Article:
Tea Polyphenols Studied in Fight Against Neurodegeneration

Polyphenols in white tea are promising candidates to test for protection against neurodegeneration associated with diabetes, according to Dr. Branca Maria Silva, an associate professor at the University of Beira Interior, Covilhã, Portugal.

Silva spoke on “Polyphenols as Protective Agents against Neurotoxicity and Neurodegeneration: The Case of Tea Polyphenols,” at the 10th World Congress on Polyphenols Applications. The conference was held in Porto, Portugal, under the auspices of the International Society for Antioxidants in Nutrition and Health (ISANH).

“Compelling evidence has shown that dietary phytochemicals, particularly polyphenols, have properties that may suppress neuroinflammation and prevent toxic and degenerative effects in the brain. The mechanisms by which polyphenols exert their action are not fully understood, but it is clear that they have a direct effect through their antioxidant activities,” according to a paper co-authored by Silva: “Are polyphenols strong dietary agents against neurotoxicity and neurodegeneration?”

Neurodegenerative diseases include Alzheimer’s, Parkinson’s, and amyotrophic lateral sclerosis.

At the conference, Silva also discussed papers she has co-authored on diabetes and neurodegeneration, including: “Daily consumption of white tea (Camellia sinensis (L.)) improves the cerebral cortex metabolic and oxidative profiles of prediabetic Wistar rats.”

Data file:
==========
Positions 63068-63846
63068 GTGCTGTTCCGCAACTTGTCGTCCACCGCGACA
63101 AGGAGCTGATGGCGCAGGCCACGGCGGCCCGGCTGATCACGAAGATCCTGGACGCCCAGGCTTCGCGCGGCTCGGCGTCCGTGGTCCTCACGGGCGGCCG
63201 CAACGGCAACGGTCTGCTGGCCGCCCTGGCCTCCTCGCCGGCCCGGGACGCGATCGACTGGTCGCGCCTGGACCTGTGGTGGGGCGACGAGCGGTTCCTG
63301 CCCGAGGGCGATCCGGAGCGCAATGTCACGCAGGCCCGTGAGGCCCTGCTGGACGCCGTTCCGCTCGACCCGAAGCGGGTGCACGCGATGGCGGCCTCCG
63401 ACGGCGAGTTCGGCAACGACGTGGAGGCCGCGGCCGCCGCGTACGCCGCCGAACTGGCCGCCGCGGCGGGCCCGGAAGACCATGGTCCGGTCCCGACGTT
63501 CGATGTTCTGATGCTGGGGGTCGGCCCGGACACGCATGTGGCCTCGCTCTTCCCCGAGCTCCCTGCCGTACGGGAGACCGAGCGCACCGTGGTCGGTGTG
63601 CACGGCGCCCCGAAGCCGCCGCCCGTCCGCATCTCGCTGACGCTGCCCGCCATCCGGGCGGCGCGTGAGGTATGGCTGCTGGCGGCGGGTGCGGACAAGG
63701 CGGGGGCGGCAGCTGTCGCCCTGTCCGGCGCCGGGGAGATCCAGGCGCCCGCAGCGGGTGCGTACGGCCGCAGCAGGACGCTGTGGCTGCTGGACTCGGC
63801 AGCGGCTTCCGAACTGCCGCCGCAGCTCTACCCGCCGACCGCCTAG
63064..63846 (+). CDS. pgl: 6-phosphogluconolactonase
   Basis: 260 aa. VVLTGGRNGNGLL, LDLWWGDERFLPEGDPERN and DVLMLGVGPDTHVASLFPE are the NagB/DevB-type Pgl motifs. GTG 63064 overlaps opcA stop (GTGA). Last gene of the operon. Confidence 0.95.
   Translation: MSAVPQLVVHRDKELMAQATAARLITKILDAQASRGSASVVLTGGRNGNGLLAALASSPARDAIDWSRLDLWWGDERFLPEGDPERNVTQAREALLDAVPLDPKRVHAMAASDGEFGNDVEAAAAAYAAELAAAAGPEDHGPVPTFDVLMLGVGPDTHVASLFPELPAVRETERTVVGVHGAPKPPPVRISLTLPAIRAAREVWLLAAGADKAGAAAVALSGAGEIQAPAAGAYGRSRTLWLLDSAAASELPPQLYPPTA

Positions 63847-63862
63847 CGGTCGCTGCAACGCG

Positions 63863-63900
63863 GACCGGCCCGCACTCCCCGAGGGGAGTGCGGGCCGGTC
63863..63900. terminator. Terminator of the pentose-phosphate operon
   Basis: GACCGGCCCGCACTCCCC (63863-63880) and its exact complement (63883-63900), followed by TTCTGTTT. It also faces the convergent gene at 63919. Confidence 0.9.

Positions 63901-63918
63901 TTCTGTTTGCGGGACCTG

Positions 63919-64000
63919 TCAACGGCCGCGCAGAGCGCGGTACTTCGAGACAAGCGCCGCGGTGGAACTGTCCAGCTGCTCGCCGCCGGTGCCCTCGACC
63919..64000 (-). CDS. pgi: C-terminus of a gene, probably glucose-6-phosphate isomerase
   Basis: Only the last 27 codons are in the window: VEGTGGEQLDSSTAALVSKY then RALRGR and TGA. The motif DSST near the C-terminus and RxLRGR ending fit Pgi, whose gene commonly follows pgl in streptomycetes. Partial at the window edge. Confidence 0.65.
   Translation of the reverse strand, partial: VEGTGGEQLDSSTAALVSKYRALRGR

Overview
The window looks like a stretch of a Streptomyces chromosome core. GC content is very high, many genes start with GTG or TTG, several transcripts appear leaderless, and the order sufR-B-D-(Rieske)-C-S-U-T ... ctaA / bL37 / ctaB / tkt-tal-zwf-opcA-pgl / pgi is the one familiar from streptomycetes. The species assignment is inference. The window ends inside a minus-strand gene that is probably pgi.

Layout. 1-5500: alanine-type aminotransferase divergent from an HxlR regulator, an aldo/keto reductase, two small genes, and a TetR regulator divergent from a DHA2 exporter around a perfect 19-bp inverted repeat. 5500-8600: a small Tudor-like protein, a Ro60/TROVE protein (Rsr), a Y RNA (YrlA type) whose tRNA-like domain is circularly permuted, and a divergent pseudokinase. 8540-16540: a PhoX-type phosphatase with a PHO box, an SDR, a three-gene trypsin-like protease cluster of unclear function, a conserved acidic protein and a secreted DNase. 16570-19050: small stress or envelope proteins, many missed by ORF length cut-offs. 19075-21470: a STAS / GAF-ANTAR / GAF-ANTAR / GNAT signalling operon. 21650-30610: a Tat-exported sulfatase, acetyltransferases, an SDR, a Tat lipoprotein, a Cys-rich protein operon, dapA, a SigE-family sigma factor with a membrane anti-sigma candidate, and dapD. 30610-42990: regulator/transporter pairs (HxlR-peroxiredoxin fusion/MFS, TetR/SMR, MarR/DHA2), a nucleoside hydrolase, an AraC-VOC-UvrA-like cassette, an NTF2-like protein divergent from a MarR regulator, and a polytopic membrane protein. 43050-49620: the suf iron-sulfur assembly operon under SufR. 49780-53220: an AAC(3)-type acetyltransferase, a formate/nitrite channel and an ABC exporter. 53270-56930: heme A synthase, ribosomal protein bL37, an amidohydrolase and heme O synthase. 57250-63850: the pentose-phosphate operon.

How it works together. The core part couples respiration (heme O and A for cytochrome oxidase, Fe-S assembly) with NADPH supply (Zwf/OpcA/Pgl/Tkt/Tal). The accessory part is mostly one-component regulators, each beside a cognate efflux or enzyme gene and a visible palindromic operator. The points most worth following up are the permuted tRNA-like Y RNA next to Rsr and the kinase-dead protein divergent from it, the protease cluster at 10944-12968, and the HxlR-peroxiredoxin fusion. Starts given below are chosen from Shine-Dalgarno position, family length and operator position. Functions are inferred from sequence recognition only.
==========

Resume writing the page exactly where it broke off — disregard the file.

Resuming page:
In that paper, published by the British Journal of Nutrition, she and her co-authors noted that “diabetes mellitus (DM) is a major public health problem and its incidence is rising dramatically. The brain, particularly the cerebral cortex, is very susceptible to glucose fluctuations and hyperglycemia-induced oxidative stress.”

“We hypothesized that regular consumption of white tea can ameliorate the brain cortical glycolytic and oxidative profile,” the authors wrote, adding that they chose white tea because it has higher catechins content and stronger antioxidant potential than green tea.

The authors found that a prediabetic state induced undesirable alterations in glycolytic and oxidative profiles of the brain cortex and that impaired glucose metabolism induced oxidative stress that contributed to cortical brain damage.

White tea consumption, they concluded in their study of rats, restored glucose tolerance and insulin sensitivity; modulated the glycolytic and oxidative profiles of prediabetic brain cortex; and prevented cortical brain damage promoted by the mild hyperglycemia.

Sources: 10th World Congress on Polyphenols Applications, British Journal of Nutrition


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